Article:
When I was 15 years old, my grandparents took me to see Eragon at the movie theater for my birthday. We were the only people in the theater, prompting my Papa to quip, “And I was afraid we wouldn’t find a seat!”
I was mesmerized by the film. And then I discovered it was based on a book. (I, like many, ended up hating the movie as an adaptation, but it still holds a bit of nostalgia for me.)
I borrowed the book from a friend’s mom and devoured it. Since she was the only person I knew who’d also read it, I gushed about how much I’d loved the story when I returned the book. She shared that the author had written it when he was 15 years old, he had been homeschooled, and he drew all of the maps for the fantasy world he’d created.
And y’all, I was 15, homeschooled, and couldn’t draw a stick figure but figured I could handle a map.
So I started writing. I built my world, created my creatures and characters, drew my maps. By the time I stopped writing, my story was over 30,000 words long. I finished it right around Father’s Day, so I dedicated it to my dad (sorry, mom), figured out double-sided pages, and printed the whole thing out to share.
I gave that thing to my family, friends, and even friends of my parents. It was honestly a mess of a story, but it was mine and something I’d actually finished.
But I haven’t written anything like it since.
As liberating as it was to prove that I was capable of writing something substantial, this experience also showed what I didn’t know. Unsurprisingly, since I was both a teenager and a human being, I focused solely on the shortcomings.
If I ever wanted to write a “real” story, I needed to learn how to create a detailed plot, work on fleshing out my characters, and just overall be better than I was.
I spent countless hours researching, outlining, and comparing. Every time I had a story idea, I would spend so much time trying to nurture it the “right way” that I would completely smother it. Eventually, I stopped trying to write my stories. Though I could once spin a story out of anything, spontaneous prompts are now few and far between.
Perfectionism and writing got so tangled that I paralyzed myself. Even though I could write easily for work, writing for fun became an exercise in torture. If every word wasn’t the right word, if the story wasn’t a good story (before it even had the chance to become a story at all), it wasn’t worth writing.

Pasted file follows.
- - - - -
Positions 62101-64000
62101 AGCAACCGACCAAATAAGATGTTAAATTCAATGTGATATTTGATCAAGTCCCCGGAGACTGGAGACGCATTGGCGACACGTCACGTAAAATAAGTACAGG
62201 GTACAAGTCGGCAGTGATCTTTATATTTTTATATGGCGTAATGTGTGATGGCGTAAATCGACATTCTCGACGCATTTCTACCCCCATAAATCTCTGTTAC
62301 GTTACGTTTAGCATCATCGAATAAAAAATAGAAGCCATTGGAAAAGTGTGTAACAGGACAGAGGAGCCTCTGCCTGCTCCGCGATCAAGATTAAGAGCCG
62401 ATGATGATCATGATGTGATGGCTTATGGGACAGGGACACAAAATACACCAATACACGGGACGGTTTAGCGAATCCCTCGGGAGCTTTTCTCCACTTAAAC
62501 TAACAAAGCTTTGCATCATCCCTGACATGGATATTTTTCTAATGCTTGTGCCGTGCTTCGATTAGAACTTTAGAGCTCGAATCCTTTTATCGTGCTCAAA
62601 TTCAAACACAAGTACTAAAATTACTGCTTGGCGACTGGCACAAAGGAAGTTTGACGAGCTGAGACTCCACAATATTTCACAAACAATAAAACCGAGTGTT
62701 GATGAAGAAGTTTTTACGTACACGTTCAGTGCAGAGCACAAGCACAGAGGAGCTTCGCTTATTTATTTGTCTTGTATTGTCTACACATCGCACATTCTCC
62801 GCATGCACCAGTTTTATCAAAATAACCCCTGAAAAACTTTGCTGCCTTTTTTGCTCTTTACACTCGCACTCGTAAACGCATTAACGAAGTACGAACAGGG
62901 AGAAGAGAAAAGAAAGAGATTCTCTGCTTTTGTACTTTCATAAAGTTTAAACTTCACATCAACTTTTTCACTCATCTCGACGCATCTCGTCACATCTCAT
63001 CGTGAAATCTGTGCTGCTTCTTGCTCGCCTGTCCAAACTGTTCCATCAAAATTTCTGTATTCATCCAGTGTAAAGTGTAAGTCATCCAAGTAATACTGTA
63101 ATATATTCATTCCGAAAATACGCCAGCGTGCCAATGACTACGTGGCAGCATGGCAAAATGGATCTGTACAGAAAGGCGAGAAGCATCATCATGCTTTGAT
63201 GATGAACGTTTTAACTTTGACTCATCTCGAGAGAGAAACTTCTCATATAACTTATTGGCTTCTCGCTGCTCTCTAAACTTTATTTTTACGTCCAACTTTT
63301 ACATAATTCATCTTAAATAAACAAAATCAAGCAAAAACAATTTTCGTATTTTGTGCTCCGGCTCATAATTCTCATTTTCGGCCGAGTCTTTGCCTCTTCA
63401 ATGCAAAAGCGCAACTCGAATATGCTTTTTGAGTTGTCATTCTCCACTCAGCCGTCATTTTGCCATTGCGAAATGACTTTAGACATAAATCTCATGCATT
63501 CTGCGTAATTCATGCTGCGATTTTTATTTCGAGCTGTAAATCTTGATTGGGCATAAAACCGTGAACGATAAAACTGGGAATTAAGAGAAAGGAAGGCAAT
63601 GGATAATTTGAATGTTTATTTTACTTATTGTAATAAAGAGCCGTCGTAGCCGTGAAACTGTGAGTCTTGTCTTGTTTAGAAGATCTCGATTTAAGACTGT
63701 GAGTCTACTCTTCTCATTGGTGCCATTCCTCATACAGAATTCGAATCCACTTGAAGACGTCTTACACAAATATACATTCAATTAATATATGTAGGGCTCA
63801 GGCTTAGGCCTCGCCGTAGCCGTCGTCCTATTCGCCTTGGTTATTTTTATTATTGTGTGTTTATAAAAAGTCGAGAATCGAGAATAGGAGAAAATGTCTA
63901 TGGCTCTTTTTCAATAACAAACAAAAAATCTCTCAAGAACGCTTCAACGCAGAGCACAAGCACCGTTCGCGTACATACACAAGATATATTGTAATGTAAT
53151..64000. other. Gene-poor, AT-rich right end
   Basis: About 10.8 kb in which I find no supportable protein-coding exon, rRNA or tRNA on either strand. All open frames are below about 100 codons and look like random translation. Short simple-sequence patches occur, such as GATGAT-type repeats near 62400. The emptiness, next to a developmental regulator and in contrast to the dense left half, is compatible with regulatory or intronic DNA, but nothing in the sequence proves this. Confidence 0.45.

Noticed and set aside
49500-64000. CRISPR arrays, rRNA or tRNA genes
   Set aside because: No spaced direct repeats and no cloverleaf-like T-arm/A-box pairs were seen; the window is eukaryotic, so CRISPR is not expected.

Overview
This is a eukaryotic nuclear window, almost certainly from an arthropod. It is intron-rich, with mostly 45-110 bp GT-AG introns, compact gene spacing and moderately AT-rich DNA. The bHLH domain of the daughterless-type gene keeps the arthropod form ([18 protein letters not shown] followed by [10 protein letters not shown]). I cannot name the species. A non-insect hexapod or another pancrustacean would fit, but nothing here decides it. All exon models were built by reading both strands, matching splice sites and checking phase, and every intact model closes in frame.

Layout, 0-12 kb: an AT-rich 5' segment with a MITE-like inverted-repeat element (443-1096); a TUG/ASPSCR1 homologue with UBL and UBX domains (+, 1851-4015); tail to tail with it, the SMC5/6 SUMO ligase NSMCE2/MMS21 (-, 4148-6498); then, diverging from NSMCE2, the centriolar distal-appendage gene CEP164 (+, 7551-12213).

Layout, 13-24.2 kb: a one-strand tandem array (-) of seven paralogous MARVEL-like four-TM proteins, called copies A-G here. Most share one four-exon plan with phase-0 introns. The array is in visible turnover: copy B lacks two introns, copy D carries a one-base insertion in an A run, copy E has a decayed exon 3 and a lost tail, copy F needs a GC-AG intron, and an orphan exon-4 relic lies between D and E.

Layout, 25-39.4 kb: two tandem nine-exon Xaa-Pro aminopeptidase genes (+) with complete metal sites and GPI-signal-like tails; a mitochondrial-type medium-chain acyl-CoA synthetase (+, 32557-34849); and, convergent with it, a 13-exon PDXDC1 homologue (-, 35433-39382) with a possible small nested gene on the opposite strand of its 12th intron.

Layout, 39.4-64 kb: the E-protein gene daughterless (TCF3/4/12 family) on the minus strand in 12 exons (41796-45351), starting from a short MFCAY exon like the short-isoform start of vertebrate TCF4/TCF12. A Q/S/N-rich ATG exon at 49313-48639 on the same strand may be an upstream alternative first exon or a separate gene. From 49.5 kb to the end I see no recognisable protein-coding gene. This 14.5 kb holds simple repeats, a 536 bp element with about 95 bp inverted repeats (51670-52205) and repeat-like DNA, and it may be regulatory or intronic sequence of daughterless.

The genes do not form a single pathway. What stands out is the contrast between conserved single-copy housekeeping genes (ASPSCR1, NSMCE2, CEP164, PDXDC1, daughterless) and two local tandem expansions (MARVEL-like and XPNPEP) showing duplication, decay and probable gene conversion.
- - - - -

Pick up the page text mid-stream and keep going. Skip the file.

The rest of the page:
I got in my own way.
All of this made this week’s episode of the Hectic Podcast incredibly poignant. Michael Jung, a fellow writer and storyteller extraordinaire, first became interested in writing books in 7th grade, when he learned that his favorite author had written his first book while he was also in the 7th grade. Discovering this connection in our stories was exciting, but it was Michael’s similar experience with poisonous perfectionism that I found unexpectedly relieving.
It reminded me that I’m not the only one who has lost that unique spark that used to color the world in a way that only I could see. Others have struggled with the same problems and, more importantly, found ways to resolve them.
This episode also reminded me of something bigger: It’s not the end of the story.
Even if I never fully recapture the naive passion that fueled that first story, writing can be fun again. Using the technique Michael shared or some other solution, <tweet-link>I can train my brain to trust itself. These are my stories, after all, so why should I use someone else’s idea of perfection to determine their value?<tweet-link>
If you have a passion, I hope you can learn the same thing from this week’s episode. You don’t have to be the next J.K. Rowling, Ed Sheeran, or Mark Zuckerberg to make something worth sharing. Your creations have value because they exist. The more we can believe that, the easier it will be to give life to the stories we want to tell.
Get the full story here to learn why Michael identifies as a storyteller, how to get out of your own way, and the best ways to tell a great story.
You can connect with him on his website, LinkedIn, Facebook, and Twitter. You can also find his published works on Amazon.